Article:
What matters to us opens us to new ideas. As clinicians or researchers, we don’t make sense of an idea as a free-floating ‘thing’ but through how it relates to our practice. If we think it might help us make enough of a difference, we put effort into understanding the idea and bringing it to life. Doing this can involve a variety of intellectual, social and practical work. As this is a time-consuming but largely invisible process, sharing different experiences may help us to value and find ways of supporting it more effectively. My PhD therefore involves hearing about speech and language therapists’ experiences of putting ideas into practice.
One problem arises when we have a hunch that an idea is worth following up, but the gulf between what we know and what we think we need to know about it is overwhelmingly vast. In designing my PhD study, for example, I had a hunch that ideas from sociology could be really important, but there are only so many hours in a day and only so many books and papers I can read. To act on my hunch in a way that would help me make meaningful progress, I needed to float ideas from sociology without drowning in them. Eighteen months in, this is still percolating, but I have built a metaphorical bridge.
If we can start to ‘see’ any research study as a social scene, it becomes clear that the researcher is an integral part of what goes on in it. Visual metaphors are very good for making sense of different perspectives on a scene: ‘through the lens of’, ‘from my point of view’, ‘as I see it’. However, it can be hard to see past dominant assumptions about the world, especially if the researcher frames a study from that angle.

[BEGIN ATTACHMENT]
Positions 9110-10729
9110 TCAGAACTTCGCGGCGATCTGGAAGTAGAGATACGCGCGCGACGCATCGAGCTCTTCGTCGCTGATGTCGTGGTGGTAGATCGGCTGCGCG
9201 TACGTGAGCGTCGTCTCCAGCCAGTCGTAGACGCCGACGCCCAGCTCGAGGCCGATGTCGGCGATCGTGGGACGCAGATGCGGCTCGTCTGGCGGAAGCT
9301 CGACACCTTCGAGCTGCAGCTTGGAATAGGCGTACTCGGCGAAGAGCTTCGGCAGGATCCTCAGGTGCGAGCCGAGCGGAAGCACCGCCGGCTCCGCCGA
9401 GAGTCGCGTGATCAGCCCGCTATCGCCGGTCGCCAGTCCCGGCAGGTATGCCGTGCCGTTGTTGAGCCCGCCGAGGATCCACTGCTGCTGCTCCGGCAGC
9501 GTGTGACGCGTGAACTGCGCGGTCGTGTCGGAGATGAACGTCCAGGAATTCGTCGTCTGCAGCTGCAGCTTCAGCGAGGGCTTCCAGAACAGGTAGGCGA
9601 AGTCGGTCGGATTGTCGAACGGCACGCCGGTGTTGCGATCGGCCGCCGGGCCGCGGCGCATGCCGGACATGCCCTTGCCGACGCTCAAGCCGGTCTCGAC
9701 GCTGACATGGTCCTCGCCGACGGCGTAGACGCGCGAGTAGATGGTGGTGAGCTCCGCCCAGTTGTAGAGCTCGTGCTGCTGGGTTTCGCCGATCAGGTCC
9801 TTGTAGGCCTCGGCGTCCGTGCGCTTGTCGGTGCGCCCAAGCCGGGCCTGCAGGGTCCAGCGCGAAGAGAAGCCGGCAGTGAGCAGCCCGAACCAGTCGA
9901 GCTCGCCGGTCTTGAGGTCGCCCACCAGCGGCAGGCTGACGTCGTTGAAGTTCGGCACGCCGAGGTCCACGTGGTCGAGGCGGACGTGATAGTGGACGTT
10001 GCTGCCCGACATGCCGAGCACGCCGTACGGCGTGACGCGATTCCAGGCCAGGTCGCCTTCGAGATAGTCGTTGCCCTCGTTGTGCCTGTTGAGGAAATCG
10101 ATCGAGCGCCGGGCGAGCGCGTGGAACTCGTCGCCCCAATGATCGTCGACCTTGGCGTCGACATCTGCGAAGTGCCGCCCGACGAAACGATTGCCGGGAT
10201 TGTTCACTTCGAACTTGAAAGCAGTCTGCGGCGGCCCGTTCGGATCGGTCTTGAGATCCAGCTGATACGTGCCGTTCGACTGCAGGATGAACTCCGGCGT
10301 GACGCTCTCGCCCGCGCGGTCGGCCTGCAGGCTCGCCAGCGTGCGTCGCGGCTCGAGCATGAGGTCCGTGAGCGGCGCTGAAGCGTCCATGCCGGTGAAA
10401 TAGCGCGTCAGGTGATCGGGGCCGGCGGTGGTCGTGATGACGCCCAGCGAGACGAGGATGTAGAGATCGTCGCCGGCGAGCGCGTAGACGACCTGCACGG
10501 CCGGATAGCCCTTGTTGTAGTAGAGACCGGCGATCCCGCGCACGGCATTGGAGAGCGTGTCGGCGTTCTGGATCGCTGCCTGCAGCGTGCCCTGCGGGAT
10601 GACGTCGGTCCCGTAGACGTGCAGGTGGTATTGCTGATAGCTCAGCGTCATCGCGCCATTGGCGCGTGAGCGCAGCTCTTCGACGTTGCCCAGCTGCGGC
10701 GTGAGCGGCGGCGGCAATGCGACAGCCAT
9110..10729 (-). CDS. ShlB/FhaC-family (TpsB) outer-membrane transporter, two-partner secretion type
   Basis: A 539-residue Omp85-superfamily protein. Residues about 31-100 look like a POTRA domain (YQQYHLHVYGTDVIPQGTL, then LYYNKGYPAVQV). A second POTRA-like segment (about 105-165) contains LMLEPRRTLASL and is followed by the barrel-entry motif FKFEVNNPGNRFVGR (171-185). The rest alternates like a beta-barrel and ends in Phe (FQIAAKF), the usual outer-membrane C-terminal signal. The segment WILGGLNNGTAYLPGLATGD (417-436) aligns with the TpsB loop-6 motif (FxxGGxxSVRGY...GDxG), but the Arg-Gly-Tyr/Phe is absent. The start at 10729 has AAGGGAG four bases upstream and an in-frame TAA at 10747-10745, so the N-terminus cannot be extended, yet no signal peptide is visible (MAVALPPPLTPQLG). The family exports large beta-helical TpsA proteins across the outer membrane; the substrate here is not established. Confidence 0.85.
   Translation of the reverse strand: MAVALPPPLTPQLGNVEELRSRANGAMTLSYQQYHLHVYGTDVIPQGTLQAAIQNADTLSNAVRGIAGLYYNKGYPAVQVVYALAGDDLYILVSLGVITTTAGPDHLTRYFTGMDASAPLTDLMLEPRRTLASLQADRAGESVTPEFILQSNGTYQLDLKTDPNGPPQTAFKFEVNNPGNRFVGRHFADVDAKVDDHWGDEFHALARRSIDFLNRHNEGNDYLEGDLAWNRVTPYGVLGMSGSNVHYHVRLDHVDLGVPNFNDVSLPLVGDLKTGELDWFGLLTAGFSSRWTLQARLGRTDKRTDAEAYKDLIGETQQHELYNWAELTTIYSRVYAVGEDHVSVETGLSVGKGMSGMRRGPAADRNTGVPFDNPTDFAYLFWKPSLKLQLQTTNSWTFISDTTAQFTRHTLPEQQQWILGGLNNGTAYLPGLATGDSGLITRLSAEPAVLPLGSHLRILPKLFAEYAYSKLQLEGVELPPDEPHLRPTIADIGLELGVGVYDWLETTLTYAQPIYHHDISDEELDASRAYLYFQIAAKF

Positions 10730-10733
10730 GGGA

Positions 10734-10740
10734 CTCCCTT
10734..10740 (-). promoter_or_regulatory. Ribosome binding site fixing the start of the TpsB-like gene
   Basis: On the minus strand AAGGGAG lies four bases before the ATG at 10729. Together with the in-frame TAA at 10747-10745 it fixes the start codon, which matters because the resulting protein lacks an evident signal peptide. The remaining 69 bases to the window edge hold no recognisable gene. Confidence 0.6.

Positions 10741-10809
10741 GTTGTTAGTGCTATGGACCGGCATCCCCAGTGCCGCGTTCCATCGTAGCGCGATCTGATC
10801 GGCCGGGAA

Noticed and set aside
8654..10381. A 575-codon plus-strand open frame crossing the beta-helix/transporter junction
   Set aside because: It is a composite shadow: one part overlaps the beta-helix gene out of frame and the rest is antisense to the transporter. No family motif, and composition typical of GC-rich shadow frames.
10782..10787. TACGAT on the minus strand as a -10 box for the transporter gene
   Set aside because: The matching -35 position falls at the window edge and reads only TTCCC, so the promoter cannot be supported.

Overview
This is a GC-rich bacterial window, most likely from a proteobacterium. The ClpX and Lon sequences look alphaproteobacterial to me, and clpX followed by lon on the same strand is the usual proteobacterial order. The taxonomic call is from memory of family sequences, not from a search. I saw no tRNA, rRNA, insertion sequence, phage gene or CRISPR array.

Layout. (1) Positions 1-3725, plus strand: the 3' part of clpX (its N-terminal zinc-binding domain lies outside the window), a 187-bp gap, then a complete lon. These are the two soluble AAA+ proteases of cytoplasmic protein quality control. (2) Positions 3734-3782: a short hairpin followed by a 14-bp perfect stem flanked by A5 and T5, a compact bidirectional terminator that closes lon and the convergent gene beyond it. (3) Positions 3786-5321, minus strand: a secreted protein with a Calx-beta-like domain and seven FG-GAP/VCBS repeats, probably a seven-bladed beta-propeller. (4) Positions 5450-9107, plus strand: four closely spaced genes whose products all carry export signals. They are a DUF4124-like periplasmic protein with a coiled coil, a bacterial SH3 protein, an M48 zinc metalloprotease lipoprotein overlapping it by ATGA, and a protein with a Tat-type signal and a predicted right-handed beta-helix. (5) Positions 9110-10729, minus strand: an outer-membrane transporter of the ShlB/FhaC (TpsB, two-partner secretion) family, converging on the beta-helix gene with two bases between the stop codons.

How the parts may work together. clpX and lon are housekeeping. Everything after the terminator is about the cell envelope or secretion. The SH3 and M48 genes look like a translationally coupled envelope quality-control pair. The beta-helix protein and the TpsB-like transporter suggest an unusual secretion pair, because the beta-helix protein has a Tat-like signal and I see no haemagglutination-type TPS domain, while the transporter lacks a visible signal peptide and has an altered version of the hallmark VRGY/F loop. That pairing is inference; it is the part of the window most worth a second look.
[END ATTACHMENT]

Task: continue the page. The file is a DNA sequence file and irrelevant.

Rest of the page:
In trying to think about the social scene of my study more critically, I became aware that I was using an aural metaphor to apply the idea of ‘social ontology’. Social ontology is concerned with the nature of being, becoming, existence and reality in the social world. Ideas about agency, structure, culture, power, time, place, bodies and material, for example, all influence the design and conduct of research, whether we choose to hear them or not.
If social ontology is the background noise of a study, part of my ethical role as a researcher is to be aware that there is a certain amount I can do to try to ramp up or dampen down different dimensions. A bit like a sound engineer with a mixing desk, this means I need to be attuned to both the purpose of the mix and the possibility of what could be heard if things were different.
For more on social ontology, see the Centre for Social Ontology website and Mark Carrigan’s blog. Knowledge is indeed a social product, and I am particularly grateful to Margaret Archer and Mark Carrigan who hosted a PhD workshop at Warwick University in June 2014 called ‘What’s the point of social ontology?‘